remote: (8ミ | INFO: (you might need to update your Aptible CLI)

At this point, running aptible operation:cancel .... in another terminal
window will advise Enclave that you'd like to cancel this deployment.

Note that you'll need version 0.8.0 of the Aptible CLI or greater to use
this command. If you haven't installed the CLI, or have an older version, then
download the latest here. You can check your version from the CLI using
aptible version.

Is it safe to cancel a deployment?

Yes! Under the hood, cancelling an Enclave operation initiates a rollback at
the next safe point in your deployment. This ensures your app isn't left in an
inconsistent state when you cancel.

There are two considerations to keep in mind:

  1. You cannot cancel a deployment between safe points. Notably, this means
    you can't cancel the deployment during the Docker build step, which is
    still one big step with no safe points. (We would like to change this in
    the future.)

  2. Cancelling your deployment may not take effect immediately, or at all. For
    example, if your deployment is already being rolled back, asking to cancel
    won't do anything.

Enjoy!

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Database Logs

Thomas Orozco on November 30, 2016

We’re proud to announce that as of this week, you can now route database logs to a Log Drain, just like you’d do with app logs! This option is available when you create a new Log Drain; you can opt to send either app or database logs, or both:

If you already have a Log Drain set up for apps (you should!), you can opt to either recreate it to capture both app and database logs, or simply create a new one that only captures database logs.

Why Capture Database Logs?

Aptible customers have asked for database logs for two main use cases: compliance and operations.

From a compliance perspective, you can use database logs to facilitate audit logging, for example by logging sensitive queries made to your database (or all queries for that matter, if that’s a realistic option for you).

From an operations standpoint, you can use them to identify new performance problems (e.g. by logging slow queries made to your database), or to better understand problems you’ve already identified (e.g. by correlating database log entries with issues you’ve experienced).

What Does My Database Log?

Your database may not log what you care about out of the box. For example, Postgres is pretty quiet by default. You can usually modify logging parameters by connecting to your database and issuing re-configuration statements.

For example, to enable slow query logging in Postgres >= 9.4, you’d create a database tunnel and run the following commands:

ALTER SYSTEM SET log_min_duration_statement = 200;
ALTER SYSTEM SET log_min_messages = 'INFO';
SELECT pg_reload_conf();

Refer to your database’s documentation for more information, or contact support and we’ll be happy to help.

How Do I Differentiate Database Logs From App Logs?

For Elasticsearch and HTTPS Log Drains, log entries sent to your Log Drain now include a "layer" field that indicates whether the log came from an app or a database.

Here’s an example comparing app and database logs using Kibana. Most of the logs here came from the app (respectively from a web and a background service), but we also have a slow query logged by Postgres:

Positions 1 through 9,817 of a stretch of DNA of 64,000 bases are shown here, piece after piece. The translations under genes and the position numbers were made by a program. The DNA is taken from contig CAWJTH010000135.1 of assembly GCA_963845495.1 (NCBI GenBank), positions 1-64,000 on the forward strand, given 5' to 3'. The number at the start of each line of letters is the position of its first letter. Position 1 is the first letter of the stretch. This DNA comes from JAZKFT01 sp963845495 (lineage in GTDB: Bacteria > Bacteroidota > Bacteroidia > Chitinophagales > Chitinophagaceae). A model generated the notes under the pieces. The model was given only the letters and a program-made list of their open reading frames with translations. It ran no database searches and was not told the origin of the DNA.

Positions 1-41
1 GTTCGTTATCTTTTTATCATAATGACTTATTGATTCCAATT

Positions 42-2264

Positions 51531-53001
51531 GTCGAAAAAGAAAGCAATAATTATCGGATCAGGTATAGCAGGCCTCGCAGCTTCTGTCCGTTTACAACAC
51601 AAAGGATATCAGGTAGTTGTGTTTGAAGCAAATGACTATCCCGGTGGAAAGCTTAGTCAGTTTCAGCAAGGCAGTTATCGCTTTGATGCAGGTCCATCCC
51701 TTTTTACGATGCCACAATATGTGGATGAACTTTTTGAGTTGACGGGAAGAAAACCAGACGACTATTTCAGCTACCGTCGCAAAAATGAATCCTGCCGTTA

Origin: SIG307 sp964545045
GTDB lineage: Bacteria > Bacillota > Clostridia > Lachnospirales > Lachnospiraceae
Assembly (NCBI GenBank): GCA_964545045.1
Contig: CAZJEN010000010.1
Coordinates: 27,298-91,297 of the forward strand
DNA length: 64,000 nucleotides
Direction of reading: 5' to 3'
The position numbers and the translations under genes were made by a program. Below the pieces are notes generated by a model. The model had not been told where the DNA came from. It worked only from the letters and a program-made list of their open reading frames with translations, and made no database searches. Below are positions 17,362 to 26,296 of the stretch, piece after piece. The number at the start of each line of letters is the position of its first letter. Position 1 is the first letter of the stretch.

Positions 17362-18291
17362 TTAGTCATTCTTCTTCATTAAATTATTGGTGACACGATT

For Syslog Log Drains, the database handle and type is included as the source program (that’s the service field you can see reported in Kibana above).

CLI Support, and Aptible Legacy Infrastructure.

At this time, database logs are not available via the CLI, and are not available on Aptible legacy infrastructure. We’re working on adding support in the CLI, so this will be available very soon!

Update: aptible logs now supports databases! Download the latest CLI and use aptible logs --database HANDLE.

If you are still running on Aptible legacy infrastructure (as indicated in the Aptible Dashboard when you provision a Log Drain), we encourage you to contact Aptible Support to coordinate a migration. This will give you access to database logs, as well as a growing number of other new features (such as ALB Endpoints, support for deploying directly from a Docker image and on-demand database restores).

Enjoy!

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October 2016 Updates + Webinar

Chas Ballew on November 2, 2016

The Aptible Update Webinar Series is a new quarterly presentation that covers recent features and changes to the Enclave deployment platform and Gridiron security management products.

We hosted the first Update Webinar on October 25. In it, we covered:

  • Deploying from Private Docker Registries: How to configure a private container deployment pipeline
  • Advanced Memory Management: How to plan for and easily manage container memory issues
  • New ALB Endpoints: More resilient zero-downtime deployments
  • HTTP Health Checks: Smart, safe app container routing
  • Platform Events: How to get more from the Enclave API and your logging
  • Container Metrics: Live telemetry and dashboards for monitoring
  • Working with Database Backups: On-demand backups and restoration
  • Two-factor Authentication: Securing your Aptible accounts

The next Aptible Update Webinar will be on January 25, 2017, at 11am PST/2pm EST.

Register Now

Webinars are recorded and made available for viewing if you cannot attend the live session.

October 2016

Video: https://www.youtube.com/watch?v=SIV0uPnz7i4
Slides: https://speakerdeck.com/aptible/aptible-update-webinar-series-october-2016